Guess I'll chase down some Dyneema here in the next day or so. Any almost-as-good-but-slightly-heavier-and-a-lot-cheaper alternatives I should consider? I'm thinking that a slightly larger diameter cordage may actually be a good thing in this case.

    TCB
    "We sit together, the mountain and I, until only the mountain remains."
    -Li Po

  6. #6
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    how complicated would you like to make it?
    if you turn channels when you hem, then sew a bit of the aforementioned mule tape or webbing ( even 1/4 " mule tape) to each end of each panel, leaving a small loop protruding from each end (6 to 8 " attachment would likely do) you could string your cable (dyneema of appropriate size) through the channels, then use a long small soft shackle (of zing-it size) for a prussic loop attached around the cable and through the web loops. This would allow infinite, yet stable adjustment, and permanently entertaining fiddle factor.

    any excuse to play with hammock design and mods is a good one!

  7. #7
    Senior Member hangnout's Avatar
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    Quote Originally Posted by SteelToe View Post
    You and me, both



    Ruh-roh; my panels almost exclusively have catenary curve edges (I said it was unnecessarily complicated ). But hey, I was able to gros-grain all the edges, so tacking on some webbing for cord-channels should be cake.


    TCB
    I meant "straight" as in a perfect cat cut without any waves along the line. Good luck with the project

  8. #8
    Senior Member ExPXGUY's Avatar
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    +1 to sewn channels. If the channels are built carefully, the amsteel can be stitched in place. Practice on scrap first, it is a bit of a challenge.
    "only the paranoid survive" - Andy Grove, Intel

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  9. #9
    Senior Member SteelToe's Avatar
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    I'm sure this has been asked a billion times, but there appears to be no sticky on it; where's a good place to buy Amsteel? I'm gonna go ahead and plunk down for some 1/8" stuff (150ft should leave plenty to practice/play around with). Some of my edges have 1/2" bias tape binding them, so the 1/8" shouldn't be that much harder to sew through when the time comes.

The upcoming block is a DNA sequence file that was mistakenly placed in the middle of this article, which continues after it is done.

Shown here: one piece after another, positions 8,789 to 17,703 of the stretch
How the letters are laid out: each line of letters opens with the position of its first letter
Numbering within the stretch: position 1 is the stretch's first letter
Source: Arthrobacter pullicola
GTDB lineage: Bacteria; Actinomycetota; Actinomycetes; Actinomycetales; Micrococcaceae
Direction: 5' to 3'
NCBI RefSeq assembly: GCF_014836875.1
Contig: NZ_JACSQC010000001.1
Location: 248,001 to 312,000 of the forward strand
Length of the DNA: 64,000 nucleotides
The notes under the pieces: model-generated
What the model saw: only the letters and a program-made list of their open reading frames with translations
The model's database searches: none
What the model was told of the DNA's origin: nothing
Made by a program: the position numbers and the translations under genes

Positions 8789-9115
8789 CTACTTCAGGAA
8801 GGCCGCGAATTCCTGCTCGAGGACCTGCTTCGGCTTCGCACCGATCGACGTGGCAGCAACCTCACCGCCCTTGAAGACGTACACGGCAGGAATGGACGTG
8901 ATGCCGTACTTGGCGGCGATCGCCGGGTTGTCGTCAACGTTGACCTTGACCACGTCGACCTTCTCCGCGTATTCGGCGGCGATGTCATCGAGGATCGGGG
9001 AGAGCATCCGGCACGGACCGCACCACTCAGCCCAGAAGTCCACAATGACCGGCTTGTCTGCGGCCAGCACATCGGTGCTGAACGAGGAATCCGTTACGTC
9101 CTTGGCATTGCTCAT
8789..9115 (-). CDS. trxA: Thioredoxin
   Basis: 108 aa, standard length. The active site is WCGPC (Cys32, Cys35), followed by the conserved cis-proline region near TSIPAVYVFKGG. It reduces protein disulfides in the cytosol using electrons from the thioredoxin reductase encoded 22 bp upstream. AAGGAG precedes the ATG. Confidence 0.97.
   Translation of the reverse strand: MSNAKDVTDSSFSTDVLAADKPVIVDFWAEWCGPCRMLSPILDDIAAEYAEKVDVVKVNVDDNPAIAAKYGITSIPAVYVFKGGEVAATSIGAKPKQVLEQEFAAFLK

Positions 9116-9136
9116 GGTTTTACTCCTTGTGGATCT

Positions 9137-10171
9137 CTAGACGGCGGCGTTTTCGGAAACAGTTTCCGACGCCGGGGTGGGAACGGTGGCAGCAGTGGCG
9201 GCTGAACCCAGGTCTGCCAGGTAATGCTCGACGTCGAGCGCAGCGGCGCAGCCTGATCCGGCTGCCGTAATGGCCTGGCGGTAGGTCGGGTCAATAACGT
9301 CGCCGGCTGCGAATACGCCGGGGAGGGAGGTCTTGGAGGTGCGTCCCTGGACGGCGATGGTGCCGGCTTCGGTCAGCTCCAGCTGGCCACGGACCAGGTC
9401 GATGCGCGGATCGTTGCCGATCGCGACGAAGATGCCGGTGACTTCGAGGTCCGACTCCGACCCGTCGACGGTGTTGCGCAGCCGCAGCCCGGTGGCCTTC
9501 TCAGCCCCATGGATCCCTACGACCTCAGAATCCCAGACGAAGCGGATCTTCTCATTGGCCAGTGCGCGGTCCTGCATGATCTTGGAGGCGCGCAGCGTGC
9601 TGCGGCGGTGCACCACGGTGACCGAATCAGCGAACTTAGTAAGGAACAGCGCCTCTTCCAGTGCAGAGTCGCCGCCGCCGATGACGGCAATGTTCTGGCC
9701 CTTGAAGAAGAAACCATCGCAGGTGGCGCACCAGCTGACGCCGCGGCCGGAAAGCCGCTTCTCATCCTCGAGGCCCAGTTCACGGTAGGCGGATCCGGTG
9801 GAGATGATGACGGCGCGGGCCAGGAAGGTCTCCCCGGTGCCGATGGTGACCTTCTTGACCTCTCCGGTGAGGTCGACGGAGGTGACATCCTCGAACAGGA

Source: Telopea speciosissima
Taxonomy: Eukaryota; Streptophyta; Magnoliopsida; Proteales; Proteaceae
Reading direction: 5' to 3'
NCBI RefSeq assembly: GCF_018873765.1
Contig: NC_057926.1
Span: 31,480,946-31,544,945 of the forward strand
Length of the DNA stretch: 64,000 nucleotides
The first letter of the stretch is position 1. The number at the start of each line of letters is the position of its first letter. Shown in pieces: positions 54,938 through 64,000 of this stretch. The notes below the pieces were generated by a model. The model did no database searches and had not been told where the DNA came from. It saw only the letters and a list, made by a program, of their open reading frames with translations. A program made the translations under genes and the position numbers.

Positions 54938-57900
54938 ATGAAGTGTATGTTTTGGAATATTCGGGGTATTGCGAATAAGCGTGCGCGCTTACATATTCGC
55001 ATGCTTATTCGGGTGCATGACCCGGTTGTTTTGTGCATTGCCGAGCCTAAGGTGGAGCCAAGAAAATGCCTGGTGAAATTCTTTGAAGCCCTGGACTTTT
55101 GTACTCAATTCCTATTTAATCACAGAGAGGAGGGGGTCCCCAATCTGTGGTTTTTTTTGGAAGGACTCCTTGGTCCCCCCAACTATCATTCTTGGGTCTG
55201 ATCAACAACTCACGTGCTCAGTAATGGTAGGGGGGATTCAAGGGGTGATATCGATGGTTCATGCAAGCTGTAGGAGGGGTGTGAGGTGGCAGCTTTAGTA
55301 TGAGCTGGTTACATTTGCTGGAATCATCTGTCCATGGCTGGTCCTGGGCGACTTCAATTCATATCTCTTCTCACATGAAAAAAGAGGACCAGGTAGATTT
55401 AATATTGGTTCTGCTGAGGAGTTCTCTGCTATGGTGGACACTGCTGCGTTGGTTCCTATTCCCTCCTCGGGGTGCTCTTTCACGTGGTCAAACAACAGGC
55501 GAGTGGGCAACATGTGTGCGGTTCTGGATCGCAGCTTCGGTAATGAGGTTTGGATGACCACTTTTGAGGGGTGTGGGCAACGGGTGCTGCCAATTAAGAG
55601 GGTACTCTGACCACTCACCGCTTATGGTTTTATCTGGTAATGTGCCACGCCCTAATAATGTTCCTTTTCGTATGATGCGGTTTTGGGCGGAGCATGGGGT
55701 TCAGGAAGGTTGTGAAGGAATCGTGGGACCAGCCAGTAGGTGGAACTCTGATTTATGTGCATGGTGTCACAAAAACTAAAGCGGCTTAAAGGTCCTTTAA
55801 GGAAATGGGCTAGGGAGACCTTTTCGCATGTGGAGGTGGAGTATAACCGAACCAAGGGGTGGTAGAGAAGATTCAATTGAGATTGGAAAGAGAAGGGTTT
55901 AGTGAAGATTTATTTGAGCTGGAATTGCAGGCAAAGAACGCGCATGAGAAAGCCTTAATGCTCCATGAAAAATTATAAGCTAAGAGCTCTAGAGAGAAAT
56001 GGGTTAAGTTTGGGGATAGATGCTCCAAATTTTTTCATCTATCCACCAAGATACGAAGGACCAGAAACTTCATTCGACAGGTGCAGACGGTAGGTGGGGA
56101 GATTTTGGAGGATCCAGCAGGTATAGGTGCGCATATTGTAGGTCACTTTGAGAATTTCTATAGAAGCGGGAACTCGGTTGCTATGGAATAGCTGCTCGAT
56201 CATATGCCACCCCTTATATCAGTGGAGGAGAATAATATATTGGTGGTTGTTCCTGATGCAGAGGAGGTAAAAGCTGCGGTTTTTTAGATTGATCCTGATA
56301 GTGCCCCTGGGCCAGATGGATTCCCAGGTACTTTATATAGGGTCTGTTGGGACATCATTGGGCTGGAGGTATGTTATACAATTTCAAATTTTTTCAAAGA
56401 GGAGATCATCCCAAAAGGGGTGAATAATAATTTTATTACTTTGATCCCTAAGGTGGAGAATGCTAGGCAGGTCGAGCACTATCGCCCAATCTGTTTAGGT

Would simple tubular polyester webbing work for holding the Amsteel? I've heard Mule Tape likes to fray a bit, but would the Polyester wear well against the cable?

    I'm also toying with the idea of adjustability (at least for testing) that was mentioned earlier, since I'm certain my initial guess at geometries will be off. Is the Amsteel too slippery for something like an Alpine Butterfly to grab onto, even temporarily? I could leave some extra material at the ends of the channels hanging down to tie them with--seems like that would allow for the flexibility to get all the angles right.

    Thanks for the help, ya'll

    TCB
    "We sit together, the mountain and I, until only the mountain remains."
    -Li Po

  10. #10
    Senior Member SteelToe's Avatar
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    For the record, it looks like Reddin Marine has the best deal on Amsteel, as well as a discount code for forum members. That extra bit of service deserves a shoutout . 40$ for 100ft of 1/8" Amsteel (black--everything must be black) shipped.

    TCB
    *I need to remember to not do anything stupid like try to break the stuff by hand when it shows up (I still have a scar from trying to do so with some fishing line )
    "We sit together, the mountain and I, until only the mountain remains."
    -Li Po